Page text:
When the Heat organization looks in the mirror, it doesn't see what so many outsiders see. It doesn't see glitz and glamour, entourages and endorsements, even after a summer during which it smugly celebrated its new collection of superstars. It doesn't see snap-your-fingers success but, rather, a rocky road that's damp with sweat and tears. It doesn't see the caricature created outside South Florida but, rather, character, community and commitment. It sees Udonis Haslem. "That's who he has been his entire career," coach Erik Spoelstra said. Haslem is now the embodiment of the Heat, the last true link to a grunt-and-grinder past personified by Alonzo Mourning, Keith Askins, P.J. Brown, Dan Majerle and Brian Grant. Haslem is what the Pat Riley Heat -- more Schenectady than Showtime - still believes it is, and still wants to be. He's the guy who wears his heart on his sleeve off the court, and rolls up his sleeves while on it, an athlete who has overcome rather than overwhelmed. You know the story, because it's one that Heat representatives, from the sideline to the broadcast booth, never tire of telling, not caring how hokey it can sound. A story of discipline, displayed by reshaping his body. A story of defiance, going overseas and then forcing his way into a league that didn't draft him. A story of resilience, pushing through tragedy (the cancer-related deaths of his older brother and mother, a decade apart) and now, serious injury. A story of sacrifice, taking less money to remain home.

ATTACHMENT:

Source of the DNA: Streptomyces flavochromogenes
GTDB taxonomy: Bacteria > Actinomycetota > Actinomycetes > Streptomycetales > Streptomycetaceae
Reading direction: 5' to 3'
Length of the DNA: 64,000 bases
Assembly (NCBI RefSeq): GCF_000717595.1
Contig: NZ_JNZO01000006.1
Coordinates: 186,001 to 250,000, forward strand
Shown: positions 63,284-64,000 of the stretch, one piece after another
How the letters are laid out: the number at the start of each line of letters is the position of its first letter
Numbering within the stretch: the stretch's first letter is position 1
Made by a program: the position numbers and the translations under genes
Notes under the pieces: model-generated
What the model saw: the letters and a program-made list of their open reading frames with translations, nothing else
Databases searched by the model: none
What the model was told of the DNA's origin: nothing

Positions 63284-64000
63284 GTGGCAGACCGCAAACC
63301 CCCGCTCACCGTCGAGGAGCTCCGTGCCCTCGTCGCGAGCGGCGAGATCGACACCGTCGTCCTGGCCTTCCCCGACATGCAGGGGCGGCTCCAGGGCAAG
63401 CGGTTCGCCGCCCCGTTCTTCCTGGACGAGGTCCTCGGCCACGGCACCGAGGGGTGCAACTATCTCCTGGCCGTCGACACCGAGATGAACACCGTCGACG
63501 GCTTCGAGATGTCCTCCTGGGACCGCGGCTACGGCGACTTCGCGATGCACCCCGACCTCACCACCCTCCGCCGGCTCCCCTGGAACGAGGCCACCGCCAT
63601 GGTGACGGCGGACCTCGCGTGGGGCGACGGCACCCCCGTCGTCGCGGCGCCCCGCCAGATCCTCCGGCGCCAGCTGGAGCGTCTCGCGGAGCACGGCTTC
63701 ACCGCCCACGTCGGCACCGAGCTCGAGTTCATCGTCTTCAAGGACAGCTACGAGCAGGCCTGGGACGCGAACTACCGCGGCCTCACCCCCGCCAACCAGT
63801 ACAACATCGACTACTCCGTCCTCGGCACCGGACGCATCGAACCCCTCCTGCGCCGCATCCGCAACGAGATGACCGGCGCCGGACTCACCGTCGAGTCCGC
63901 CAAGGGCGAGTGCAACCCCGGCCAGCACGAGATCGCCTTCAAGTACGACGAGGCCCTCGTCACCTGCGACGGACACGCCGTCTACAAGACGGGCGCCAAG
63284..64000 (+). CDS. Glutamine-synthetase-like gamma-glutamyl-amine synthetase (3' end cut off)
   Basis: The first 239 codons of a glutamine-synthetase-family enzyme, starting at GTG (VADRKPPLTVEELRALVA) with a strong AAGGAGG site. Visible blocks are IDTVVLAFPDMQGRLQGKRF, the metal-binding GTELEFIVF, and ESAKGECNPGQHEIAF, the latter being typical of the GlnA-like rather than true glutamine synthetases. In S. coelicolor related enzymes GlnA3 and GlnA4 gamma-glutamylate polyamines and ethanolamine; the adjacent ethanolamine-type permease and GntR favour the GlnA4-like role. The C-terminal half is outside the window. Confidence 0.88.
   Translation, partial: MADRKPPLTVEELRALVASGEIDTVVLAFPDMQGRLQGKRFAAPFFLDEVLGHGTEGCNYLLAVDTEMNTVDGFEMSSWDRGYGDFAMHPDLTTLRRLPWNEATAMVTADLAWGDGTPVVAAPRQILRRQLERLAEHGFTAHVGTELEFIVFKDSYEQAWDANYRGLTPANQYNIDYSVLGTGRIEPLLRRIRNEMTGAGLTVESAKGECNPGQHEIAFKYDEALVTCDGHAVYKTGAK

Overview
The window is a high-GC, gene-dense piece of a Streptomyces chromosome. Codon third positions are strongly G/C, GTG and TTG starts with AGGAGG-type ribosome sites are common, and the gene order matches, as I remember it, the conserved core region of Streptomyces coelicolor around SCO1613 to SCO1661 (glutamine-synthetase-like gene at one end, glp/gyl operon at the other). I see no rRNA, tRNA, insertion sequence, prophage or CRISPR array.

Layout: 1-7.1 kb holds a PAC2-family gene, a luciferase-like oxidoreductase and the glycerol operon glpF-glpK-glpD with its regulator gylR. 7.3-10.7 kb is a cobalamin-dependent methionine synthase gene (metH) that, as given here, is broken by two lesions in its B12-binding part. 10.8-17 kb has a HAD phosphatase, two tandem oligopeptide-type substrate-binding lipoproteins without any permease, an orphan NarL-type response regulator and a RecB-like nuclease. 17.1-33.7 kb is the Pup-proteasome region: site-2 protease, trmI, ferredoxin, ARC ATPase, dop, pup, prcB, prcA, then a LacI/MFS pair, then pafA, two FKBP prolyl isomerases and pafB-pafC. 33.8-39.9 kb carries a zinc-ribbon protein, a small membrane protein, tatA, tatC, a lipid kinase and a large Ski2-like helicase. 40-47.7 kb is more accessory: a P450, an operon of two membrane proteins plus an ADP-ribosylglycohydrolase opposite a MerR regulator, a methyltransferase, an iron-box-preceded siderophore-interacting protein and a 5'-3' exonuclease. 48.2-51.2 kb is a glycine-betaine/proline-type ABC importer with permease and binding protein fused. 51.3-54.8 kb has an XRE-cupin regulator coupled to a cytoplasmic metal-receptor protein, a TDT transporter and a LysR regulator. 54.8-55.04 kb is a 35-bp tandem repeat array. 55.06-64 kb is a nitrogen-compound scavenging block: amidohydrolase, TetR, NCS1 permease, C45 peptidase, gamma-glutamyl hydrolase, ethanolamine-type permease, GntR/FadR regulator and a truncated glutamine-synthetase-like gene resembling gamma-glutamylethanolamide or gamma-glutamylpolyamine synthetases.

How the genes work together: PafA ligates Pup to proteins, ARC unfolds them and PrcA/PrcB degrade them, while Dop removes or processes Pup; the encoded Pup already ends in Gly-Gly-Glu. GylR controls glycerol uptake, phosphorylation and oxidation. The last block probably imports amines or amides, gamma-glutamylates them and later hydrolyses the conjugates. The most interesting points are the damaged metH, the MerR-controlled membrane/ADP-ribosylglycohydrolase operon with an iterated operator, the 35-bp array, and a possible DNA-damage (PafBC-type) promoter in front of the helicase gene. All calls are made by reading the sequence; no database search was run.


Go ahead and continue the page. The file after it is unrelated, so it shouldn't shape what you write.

Udonis Haslem exemplifies the gritty style Pat Riley long ago instilled in Miami Heat
Palm Beach Post | May 20